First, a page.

Copper is an essential micronutrient (
      • Fraústro da Silva J.J.R.
      • Williams R.J.P.
      ,
      • Tapiero H.
      • Townsend D.M.
      • Tew K.D.
      ). It has critical catalytic and electron transfer roles in a number of key proteins (tyrosinase, lysyl oxidase, ferroxidase ceruloplasmin, plastocyanin, etc.). However, when free, copper participates in the production of reactive oxygen species leading to cellular damage. Toward sustaining intracellular copper balance, transmembrane transport systems maintain the copper cell quota, Cu+ chaperone proteins traffic the bound metal to specific cellular targets, and metal-sensing transcription factors control copper dependent protein expression (
      • Lutsenko S.
      • LeShane E.S.
      • Shinde U.
      ,
      • Arnesano F.
      • Banci L.
      • Bertini I.
      • Ciofi-Baffoni S.
      • Molteni E.
      • Huffman D.L.
      • O'Halloran T.V.
      ,
      • O'Halloran T.V.
      • Culotta V.C.
      ). The metal coordination geometry in these proteins is central to the efficiency of the Cu+ mobilization processes. In this direction, the coordination should ensure the specificity and prevent the release of free Cu+ to the cytoplasm. Canonical copper metalloproteins have long been characterized and classified based on spectroscopic and magnetic properties (Types I, II, and III) (
      • Rosenzweig A.C.
      • Sazinsky M.H.
      ,
      • MacPherson I.
      • Murphy M.
      ,
      • Sakurai T.
      • Kataoka K.
      ). Their study has provided great detail on copper coordination in “permanent” sites where copper is bound during the functional life of the proteins. Cu+ linear coordination by invariant Cys residues of chaperone proteins has been described, providing insight into the mechanism of copper trafficking and exchange among similar domains (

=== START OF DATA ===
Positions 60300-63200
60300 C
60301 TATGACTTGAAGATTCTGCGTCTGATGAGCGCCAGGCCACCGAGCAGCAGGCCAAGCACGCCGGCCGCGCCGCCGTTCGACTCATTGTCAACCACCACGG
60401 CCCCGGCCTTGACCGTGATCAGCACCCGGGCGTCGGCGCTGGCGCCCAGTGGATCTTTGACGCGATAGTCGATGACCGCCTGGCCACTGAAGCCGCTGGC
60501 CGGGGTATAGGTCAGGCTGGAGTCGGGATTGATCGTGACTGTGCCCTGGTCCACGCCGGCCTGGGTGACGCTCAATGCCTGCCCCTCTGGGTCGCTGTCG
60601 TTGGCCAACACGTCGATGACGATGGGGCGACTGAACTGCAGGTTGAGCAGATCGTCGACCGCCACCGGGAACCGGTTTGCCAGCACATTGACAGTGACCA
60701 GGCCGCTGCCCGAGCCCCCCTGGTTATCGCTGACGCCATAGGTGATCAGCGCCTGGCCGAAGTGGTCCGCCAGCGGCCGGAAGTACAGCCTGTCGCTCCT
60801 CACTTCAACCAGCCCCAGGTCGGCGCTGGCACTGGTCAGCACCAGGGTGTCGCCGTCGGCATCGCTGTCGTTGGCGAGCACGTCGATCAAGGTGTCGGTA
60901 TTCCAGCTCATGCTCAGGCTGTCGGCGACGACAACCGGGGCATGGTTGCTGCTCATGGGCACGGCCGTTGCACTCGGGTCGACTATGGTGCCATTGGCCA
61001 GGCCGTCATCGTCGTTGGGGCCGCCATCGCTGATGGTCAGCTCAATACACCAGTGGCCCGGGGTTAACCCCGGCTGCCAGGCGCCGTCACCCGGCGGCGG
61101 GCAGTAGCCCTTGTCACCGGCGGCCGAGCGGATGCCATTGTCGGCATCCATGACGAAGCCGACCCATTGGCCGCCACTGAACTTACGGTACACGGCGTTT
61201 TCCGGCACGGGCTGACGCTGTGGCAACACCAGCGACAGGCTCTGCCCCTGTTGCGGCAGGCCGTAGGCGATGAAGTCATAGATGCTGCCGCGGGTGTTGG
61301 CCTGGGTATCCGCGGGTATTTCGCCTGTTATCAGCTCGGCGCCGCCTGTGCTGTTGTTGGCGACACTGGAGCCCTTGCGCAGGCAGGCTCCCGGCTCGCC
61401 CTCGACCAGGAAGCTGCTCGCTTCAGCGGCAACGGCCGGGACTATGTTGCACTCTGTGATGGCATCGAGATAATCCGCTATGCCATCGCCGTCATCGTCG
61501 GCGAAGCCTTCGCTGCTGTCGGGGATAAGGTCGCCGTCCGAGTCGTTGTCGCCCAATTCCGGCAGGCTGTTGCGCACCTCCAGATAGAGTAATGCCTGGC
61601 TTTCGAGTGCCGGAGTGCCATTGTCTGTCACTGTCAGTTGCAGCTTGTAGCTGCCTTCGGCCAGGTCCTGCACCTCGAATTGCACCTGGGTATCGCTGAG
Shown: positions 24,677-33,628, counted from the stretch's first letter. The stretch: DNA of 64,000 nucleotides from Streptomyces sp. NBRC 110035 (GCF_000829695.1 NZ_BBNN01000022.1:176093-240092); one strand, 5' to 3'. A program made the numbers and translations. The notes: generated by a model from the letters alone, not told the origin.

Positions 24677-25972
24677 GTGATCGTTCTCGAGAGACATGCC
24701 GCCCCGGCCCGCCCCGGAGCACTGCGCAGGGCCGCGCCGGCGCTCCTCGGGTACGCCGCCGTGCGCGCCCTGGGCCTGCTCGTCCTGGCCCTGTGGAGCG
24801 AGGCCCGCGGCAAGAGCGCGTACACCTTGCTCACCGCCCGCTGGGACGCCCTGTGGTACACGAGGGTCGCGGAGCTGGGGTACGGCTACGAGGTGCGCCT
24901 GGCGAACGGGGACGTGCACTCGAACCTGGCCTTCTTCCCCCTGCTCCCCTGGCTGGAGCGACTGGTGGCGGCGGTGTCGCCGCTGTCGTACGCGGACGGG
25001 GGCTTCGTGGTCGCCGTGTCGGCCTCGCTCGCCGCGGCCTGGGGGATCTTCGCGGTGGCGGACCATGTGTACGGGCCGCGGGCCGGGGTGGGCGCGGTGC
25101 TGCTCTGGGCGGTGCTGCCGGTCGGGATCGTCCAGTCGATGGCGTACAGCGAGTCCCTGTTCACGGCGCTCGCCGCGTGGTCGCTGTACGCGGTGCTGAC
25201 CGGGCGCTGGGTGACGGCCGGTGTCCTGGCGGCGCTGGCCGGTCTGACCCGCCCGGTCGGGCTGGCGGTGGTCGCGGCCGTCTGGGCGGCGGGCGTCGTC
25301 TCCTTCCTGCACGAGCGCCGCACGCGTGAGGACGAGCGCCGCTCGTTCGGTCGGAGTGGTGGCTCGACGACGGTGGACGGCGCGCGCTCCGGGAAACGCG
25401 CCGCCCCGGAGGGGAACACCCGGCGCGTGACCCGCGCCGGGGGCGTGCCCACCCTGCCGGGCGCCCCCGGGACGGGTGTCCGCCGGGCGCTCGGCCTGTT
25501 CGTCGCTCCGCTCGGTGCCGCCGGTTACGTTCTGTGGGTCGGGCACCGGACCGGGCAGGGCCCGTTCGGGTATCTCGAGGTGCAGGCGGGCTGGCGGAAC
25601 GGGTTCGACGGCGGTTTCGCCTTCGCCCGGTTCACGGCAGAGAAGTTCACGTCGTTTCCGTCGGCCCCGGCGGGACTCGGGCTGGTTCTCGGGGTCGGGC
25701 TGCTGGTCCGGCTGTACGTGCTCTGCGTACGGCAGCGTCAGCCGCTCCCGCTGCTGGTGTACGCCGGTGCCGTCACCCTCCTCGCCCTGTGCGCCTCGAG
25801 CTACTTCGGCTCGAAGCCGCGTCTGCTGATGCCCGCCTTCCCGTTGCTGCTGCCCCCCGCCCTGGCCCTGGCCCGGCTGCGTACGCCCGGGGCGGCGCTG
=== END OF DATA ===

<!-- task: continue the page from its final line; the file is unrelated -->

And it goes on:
• Ralle M.
      • Cooper M.J.
      • Lutsenko S.
      • Blackburn N.J.
      ,
      • Pufahl R.A.
      • Singer C.P.
      • Peariso K.L.
      • Lin S.J.
      • Schmidt P.J.
      • Fahrni C.J.
      • Culotta V.C.
      • Penner-Hahn J.E.
      • O'Halloran T.V.
      ). More recently, trigonal coordination by Cys2-His sites has been observed, for instance, in Mycobacterium tuberculosis transcription factor CsoR (
      • Liu T.
      • Ramesh A.
      • Ma Z.
      • Ward S.K.
      • Zhang L.
      • George G.N.
      • Talaat A.M.
      • Sacchettini J.C.
      • Giedroc D.P.
      ). Alternatively, MetnHis was found in several Cu+-trafficking proteins located in the oxidizing periplasm of prokaryotes (
      • Bagai I.
      • Liu W.
      • Rensing C.
      • Blackburn N.J.
      • McEvoy M.M.
      ,
      • Loftin I.R.
      • Franke S.
      • Blackburn N.J.
      • McEvoy M.M.
      ,
      • Xue Y.
      • Davis A.V.
      • Balakrishnan G.
      • Stasser J.P.
      • Staehlin B.M.
      • Focia P.
      • Spiro T.G.
      • Penner-Hahn J.E.
      • O'Halloran T.V.
      ). Despite this progress, Cu+ distribution and balance cannot be understood without describing the selective coordination during compartmental transmembrane transport.
      In eukaryotic cells, members of the Ctr family of proteins transport Cu+ inside the cell (
      • Puig S.
      • Lee J.
      • Lau M.
      • Thiele D.J.
      ). Ctr1 organizes as homotrimers forming transmembrane pores that facilitate Cu+ transmembrane translocation by an apparently energy-independent undefined mechanism (